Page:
Waiting for rates to rise is a ‘risky strategy’, savers told
Financial markets have been predicting a couple of rate rises over the next few months to combat inflationary pressures, with the first rumoured to be as soon as November.
However, the outlook is now uncertain thanks to inflation dipping slightly in September.
The headline CPI rate fell slightly to 3.1 per cent last month, from 3.2 per cent in August, largely due to last August’s Eat Out to Help Out blip dropping out of figures.
But analysts predict the drop could be temporary and that inflation will come in higher for October, when the energy price cap hike and higher fuel and food costs filter into the figures.
All the uncertainty around interest rate rises means savers are having to make difficult decisions about whether to fix their rate now or wait to see if deals improve.
Sarah Coles, personal finance analyst at Hargreaves Lansdown, said: “With rate rises expected before Christmas, it’s tempting to become a wait-and-see saver, but it’s a risky strategy.
“It’s easy to see why savers would be tempted to wait for a rate rise before switching. But we can’t guarantee the timing of any rise and even if they come when they’re expected, savings rates won’t rise uniformly or overnight, so you won’t know the best possible time to fix until it’s too late.
“So many savers have waited so long for a period of rate rises that they might have forgotten how sluggish the banks can be in passing them on.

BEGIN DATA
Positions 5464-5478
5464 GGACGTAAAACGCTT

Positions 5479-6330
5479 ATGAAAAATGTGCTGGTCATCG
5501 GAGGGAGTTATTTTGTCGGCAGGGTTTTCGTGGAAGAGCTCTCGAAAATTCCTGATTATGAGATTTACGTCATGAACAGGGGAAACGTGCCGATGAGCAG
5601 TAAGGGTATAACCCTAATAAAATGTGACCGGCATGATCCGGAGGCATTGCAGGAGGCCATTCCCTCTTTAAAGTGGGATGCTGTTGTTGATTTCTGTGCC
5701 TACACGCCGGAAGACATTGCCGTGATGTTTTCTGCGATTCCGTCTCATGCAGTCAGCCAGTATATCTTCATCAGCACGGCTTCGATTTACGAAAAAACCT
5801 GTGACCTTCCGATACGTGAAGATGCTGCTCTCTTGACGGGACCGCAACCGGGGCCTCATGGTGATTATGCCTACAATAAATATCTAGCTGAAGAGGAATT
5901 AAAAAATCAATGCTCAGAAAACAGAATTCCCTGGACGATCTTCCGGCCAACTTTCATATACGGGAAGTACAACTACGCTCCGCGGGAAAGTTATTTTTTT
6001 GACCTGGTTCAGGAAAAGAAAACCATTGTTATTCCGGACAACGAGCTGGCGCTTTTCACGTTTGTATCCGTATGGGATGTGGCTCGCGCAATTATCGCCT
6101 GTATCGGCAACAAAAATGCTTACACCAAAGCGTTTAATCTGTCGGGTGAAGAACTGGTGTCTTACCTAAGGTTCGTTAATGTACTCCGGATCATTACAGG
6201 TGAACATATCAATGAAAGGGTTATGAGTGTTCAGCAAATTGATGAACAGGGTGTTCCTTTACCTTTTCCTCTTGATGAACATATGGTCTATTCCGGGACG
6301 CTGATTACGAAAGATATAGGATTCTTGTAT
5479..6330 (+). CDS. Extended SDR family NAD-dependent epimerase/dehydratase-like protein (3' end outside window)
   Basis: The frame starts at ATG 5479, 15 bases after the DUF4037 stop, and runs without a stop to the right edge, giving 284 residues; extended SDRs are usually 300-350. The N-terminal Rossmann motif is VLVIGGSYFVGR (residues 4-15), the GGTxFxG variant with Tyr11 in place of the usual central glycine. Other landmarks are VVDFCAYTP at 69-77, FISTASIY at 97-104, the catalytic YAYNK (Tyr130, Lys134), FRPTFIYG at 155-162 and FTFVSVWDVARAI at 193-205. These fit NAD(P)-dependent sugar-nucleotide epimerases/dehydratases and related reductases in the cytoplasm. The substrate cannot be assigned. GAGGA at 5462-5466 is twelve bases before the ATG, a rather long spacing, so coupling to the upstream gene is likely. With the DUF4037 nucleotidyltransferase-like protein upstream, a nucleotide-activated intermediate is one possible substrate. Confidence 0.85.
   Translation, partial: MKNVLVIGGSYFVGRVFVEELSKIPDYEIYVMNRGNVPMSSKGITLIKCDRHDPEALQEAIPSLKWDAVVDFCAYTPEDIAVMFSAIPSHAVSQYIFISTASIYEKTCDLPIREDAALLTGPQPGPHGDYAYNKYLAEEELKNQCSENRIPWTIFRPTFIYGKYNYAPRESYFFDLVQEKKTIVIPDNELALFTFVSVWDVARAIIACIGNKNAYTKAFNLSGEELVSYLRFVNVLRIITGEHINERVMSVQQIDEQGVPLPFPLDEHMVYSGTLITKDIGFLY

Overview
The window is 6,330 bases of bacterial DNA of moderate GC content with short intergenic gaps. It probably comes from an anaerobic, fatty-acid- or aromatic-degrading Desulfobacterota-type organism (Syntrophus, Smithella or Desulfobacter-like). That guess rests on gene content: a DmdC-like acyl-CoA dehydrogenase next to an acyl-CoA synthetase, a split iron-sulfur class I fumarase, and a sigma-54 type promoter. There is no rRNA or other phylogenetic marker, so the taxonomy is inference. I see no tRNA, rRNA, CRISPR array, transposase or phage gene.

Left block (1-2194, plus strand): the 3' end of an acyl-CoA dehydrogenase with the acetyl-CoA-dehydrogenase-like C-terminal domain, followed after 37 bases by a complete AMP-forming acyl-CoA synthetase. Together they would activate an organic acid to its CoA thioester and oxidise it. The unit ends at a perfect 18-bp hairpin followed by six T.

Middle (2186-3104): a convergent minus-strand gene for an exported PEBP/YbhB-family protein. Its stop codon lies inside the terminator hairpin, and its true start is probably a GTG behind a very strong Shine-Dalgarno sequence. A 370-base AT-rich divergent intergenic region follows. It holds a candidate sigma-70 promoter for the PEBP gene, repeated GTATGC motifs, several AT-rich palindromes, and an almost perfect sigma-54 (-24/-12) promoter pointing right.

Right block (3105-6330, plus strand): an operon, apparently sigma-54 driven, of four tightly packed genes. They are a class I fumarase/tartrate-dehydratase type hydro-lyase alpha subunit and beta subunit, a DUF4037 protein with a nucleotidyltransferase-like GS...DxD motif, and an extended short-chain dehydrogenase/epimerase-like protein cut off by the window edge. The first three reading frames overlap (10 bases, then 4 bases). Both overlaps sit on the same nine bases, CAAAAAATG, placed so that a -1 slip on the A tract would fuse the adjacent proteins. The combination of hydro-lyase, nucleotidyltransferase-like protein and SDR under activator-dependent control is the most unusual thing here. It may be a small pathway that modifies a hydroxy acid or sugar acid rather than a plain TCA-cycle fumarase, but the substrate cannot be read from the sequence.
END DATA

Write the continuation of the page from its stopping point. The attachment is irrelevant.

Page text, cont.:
“Some will wait months to raise rates, and others won’t make a change at all.
“It means it will be impossible to tell when rates have peaked until after they do. You have to ask yourself, if you’re waiting for the peak, how will you know when it has arrived?”
In the meantime, inflation continues to wreak havoc on savers’ cash.
There are no standard savings accounts on the market which can beat its eroding power.
The highest rate right now is 2.05 per cent from Gatehouse Bank if you fix for five years.
The most competitive easy access account is offering 0.66 per cent, which is way ahead of the typical high street rate of 0.01 per cent, but still a “drop in the ocean” compared to inflation at 3.1 per cent.
Coles said: “If you’re keen to wait-and-see, one option is to get the best possible rate on your easy access money today. That way, if rates don’t rise as far or as fast as expected, you are at least getting as much as possible on your money while you wait.”